The issues in the Source-based Essay are very similar to the issues raised in the Argumentative Essay. In both cases, you’ll be asked to write about an important social issue that some people may find controversial—something like global warming, copyright restrictions, minimum wage, how to help the homeless, and so on. But unlike the argumentative essay, the source-based essay doesn’t ask for your personal opinion. Instead, you simply need to summarize the opinions of the two passage writers.
Many test-takers find summarization to be a bit easier than coming up with an original opinion. Indeed, the task of choosing and defending an opinion on an important societal issue be intimidating. But summarizing multiple sources poses its own challenges as well. Let’s take a look at what you’ll need to do.
Challenge # 1: Getting the facts right
Unless your essay response doesn’t address the topic at all, there’s no such thing as a completely “right” or “completely “wrong” answer on the Praxis Core essays. However, it is possible to summarize the information from the passages in a way that will be “wrong” in the eyes of the ETS scorers who review your Source-based Essay.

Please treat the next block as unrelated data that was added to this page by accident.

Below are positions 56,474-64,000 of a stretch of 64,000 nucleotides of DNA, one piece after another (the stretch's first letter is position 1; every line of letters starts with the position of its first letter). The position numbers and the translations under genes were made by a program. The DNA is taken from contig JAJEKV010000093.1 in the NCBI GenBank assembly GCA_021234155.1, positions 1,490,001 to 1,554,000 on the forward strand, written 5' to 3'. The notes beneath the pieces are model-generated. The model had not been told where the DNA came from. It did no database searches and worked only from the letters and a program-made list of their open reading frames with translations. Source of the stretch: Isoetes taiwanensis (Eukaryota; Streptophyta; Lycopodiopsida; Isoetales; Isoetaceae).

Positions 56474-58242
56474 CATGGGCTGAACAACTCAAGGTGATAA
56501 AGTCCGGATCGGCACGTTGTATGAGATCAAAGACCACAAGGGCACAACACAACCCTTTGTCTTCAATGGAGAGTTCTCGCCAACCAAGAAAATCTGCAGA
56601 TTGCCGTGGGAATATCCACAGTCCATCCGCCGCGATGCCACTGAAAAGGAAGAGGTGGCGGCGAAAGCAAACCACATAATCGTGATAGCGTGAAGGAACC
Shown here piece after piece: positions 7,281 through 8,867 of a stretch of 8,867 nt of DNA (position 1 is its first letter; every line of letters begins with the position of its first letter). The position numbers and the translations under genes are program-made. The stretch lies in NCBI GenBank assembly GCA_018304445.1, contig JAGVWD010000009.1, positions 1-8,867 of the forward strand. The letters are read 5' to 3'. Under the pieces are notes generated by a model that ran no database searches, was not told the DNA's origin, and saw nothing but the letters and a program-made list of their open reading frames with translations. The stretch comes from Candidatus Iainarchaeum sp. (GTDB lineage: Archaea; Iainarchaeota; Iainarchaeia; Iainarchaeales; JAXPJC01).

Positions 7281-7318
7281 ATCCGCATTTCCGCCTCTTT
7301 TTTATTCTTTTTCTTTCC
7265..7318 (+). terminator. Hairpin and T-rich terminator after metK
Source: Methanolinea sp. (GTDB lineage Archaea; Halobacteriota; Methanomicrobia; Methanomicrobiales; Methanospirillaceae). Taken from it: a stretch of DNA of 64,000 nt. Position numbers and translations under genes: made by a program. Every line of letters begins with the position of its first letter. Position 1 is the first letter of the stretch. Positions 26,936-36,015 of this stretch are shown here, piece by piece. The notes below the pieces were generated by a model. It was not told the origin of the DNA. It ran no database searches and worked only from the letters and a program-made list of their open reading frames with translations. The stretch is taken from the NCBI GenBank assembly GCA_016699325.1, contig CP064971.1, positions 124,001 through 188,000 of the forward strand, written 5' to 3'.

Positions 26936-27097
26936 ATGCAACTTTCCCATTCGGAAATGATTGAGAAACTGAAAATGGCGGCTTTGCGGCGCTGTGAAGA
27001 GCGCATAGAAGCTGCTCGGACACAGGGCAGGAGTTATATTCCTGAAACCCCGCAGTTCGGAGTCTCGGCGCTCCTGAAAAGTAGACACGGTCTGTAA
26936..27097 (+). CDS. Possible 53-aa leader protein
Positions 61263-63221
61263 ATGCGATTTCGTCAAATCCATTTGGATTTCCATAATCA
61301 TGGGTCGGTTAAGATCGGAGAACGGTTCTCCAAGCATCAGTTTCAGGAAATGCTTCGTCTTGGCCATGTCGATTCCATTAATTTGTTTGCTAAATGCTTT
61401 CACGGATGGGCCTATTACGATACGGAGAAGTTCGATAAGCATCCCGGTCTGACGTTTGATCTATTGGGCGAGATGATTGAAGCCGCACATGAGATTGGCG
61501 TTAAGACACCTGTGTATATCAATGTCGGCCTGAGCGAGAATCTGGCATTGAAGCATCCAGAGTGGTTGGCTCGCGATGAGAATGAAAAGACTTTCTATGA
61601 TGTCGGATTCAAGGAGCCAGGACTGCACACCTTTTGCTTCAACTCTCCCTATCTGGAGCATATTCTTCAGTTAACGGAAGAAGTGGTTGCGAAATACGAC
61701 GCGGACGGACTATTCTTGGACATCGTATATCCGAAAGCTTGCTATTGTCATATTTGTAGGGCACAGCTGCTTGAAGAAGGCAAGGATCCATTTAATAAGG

As you summarize both readings, be very careful not to misinterpret what’s being said. A clear misstatement of fact can hurt your score a lot. And a failure to understand or properly restate the opinions in the passages can also cost you dearly.
It’s just as important to make sure that you summarize all of the key facts and arguments. Be aware of how both arguments are constructed, and understand the central ideas and evidence each author uses. Include all important information from the original writings in your source-based essay. Again, leaving something important out will make your summary inaccurate and hurt your score.
Challenge # 2: Create a well-constructed argument
As you look at the heading immediately above, you may be thinking “Hey wait a minute! You said to summarize, not make an argument!” Yes, I know that we’re talking about the Source-based essay now, not the Argumentative Essay. But in the Source-based essay, you still need to put forth an argument… in a sense.